RevloFantasy16 karma

What do you think about the mythical lost continent, Mu?

nationalgeographic36 karma

Hmmm. I don't know much about that. Wasn't that a theory floated in the 1800s?

Many myths have come down to us in an oral tradition that got changed as it was passed along from person to person. There's still a kernel of truth to it, but the details have shifted so it's impossible to sort out now.

Variable_Decision5314 karma

Thank you for doing this Ann Williams. What’s the worst case of disrupting a archeological site you ever witnessed? I can’t imagine a worst caliber of person for an archeologist than a looter. Is there something worse than that? What historical context was lost?

nationalgeographic24 karma

Mes Aynak, maybe—The Buddhist site in Afghanistan that's being threatened by both looters and commercial copper mining pressures. There's a chapter on that in my book.

Fendibull12 karma

Do you have any cool finding regarding ancient biblical places in the Middle East?

and did you find anything regarding Iram of the Pillars? or it just another myth like Greek/Roman on Atlantis?

nationalgeographic15 karma

I don't have insight into that particular part of archaeology. There are lots of websites and publications dedicated to it, and I'd much rather defer to them.

howsadley7 karma

Ancient aliens - yes or no?

nationalgeographic18 karma

No, I'm not a fan.

I'm a scientist. I follow the evidence.

But as a scientist, I always have an open mind...

HHS20197 karma

Thanks for doing this. What practical value does modern society derive from finding lost cities or excavating ancient civilizations?

nationalgeographic22 karma

I always take inspiration from the accomplishments of our ancestors. They made it through some very tough times, without the benefit of modern science, and yet they left us beautiful artifacts, stunning architecture, and interesting words. We're part of that long history, and we have the opportunity now of carrying it forward.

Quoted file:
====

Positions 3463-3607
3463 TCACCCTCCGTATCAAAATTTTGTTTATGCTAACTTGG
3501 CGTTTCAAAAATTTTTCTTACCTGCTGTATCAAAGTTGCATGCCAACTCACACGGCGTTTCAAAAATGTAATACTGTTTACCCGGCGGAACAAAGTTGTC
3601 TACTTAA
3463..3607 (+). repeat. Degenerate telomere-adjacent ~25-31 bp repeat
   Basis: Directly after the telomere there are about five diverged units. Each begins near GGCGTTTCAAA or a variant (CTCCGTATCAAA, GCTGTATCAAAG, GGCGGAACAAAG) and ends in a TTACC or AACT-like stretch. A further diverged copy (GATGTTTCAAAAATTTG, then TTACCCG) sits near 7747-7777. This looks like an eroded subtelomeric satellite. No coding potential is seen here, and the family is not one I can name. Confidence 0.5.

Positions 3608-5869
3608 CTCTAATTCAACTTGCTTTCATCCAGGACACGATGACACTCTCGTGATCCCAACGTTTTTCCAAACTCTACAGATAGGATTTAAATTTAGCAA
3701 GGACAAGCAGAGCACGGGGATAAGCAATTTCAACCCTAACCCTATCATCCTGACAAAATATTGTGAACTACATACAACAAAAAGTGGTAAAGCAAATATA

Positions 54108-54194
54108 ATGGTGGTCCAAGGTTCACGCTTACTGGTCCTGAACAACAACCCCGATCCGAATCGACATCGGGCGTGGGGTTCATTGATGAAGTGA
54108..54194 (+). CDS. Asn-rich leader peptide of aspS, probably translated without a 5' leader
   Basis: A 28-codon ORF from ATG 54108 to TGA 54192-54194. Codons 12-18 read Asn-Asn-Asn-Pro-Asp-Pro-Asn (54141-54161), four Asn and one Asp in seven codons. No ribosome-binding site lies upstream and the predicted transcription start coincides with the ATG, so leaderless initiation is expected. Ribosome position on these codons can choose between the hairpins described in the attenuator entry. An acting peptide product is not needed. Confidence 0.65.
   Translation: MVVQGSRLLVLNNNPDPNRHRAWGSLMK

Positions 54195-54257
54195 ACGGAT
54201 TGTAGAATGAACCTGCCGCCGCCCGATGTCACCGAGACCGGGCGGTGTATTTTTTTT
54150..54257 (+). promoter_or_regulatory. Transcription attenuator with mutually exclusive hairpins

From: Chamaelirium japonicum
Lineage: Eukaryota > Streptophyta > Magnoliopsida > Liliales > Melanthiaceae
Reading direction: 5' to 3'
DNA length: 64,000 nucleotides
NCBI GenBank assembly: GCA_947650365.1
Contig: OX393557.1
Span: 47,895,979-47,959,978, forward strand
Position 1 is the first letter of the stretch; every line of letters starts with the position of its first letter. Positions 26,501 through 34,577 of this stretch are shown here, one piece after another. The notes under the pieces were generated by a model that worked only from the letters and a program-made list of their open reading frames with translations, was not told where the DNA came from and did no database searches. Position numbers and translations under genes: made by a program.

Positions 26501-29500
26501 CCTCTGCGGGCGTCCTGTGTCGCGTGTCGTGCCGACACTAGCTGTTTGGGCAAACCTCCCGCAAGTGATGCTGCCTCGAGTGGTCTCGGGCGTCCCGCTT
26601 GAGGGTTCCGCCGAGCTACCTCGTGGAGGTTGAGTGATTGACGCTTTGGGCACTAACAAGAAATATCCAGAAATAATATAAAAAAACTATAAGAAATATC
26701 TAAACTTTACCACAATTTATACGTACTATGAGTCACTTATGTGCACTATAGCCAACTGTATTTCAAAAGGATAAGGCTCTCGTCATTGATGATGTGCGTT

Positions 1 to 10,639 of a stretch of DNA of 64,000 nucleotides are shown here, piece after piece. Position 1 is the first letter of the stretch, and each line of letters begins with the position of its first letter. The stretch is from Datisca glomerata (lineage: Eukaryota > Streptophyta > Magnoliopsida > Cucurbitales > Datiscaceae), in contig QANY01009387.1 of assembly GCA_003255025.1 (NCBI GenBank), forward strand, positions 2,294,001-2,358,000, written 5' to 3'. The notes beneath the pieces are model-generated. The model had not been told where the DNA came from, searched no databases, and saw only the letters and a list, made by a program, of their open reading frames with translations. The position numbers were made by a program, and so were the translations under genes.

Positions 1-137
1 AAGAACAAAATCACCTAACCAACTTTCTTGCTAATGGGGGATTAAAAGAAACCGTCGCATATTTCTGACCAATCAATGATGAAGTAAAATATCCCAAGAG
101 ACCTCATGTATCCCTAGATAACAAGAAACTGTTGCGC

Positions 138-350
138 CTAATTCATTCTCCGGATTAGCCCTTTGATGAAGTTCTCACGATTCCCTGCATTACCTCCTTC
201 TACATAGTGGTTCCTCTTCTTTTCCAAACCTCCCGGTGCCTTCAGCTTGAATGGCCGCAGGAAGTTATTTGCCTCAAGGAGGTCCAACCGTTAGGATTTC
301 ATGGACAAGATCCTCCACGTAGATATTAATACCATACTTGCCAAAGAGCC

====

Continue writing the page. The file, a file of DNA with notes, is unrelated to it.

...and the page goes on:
Rikimaru5557 karma

Can I be "Short Round" on your next mission, Dr. Jones?

nationalgeographic6 karma


You're very kind.

Wash_zoe_mal3 karma

I occasionally read about new areas being discovered, such as a hidden temple or lost settlement. In the modern age, how likely is it that we may still find these hidden sites, or does it feel like they will become smaller and harder to find?

nationalgeographic8 karma

New technologies are expanding the horizons of archaeology is ways that past generations couldn't have imagined. Whole cities have even come to light recently. It's a very exciting time to be working in the field. My new book has a chapter on some of those new technologies.

Tegnok1 karma

Humans are said to have existed for around 200 000 years but we only have historical data for the last 6000 years so what happened, why is the rest a mystery?

nationalgeographic14 karma

So much of that is a question of what has been preserved. The culture of early humans was very much based on bio-degradable items, so of course they have not survived. Leather, bone, wood, basketry—only in rare cases have things like that survived from very long ago. That's what makes Otzi the Iceman, the frozen ancient hunter discovered in the Alps, so interesting. Many of the things he was carrying were preserved in the ice and have been rescued and studied. There's a chapter about him in my book.

chillifocus0 karma

How was he able to join the Belgian army? Was he a Belgian citizen?

nationalgeographic1 karma

Hmmm. We'd have to ask the scriptwriters for that one!

Pavlock-1 karma

How are you able to punch so many Nazis in the face and not break every bone in your hands?

nationalgeographic14 karma

That's Indy on film. I just use my barbed tongue to take folks down.

nationalgeographic1 karma

That's Indy on film. I just use my barbed tongue to take folks down.